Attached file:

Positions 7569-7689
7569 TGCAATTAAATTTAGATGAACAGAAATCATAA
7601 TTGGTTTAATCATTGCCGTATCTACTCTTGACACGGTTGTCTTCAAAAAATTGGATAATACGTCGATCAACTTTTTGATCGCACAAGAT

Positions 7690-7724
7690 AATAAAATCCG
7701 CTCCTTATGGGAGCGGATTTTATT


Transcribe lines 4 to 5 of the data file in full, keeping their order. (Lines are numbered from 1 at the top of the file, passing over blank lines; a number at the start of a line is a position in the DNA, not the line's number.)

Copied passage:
Positions 7690-7724
7690 AATAAAATCCG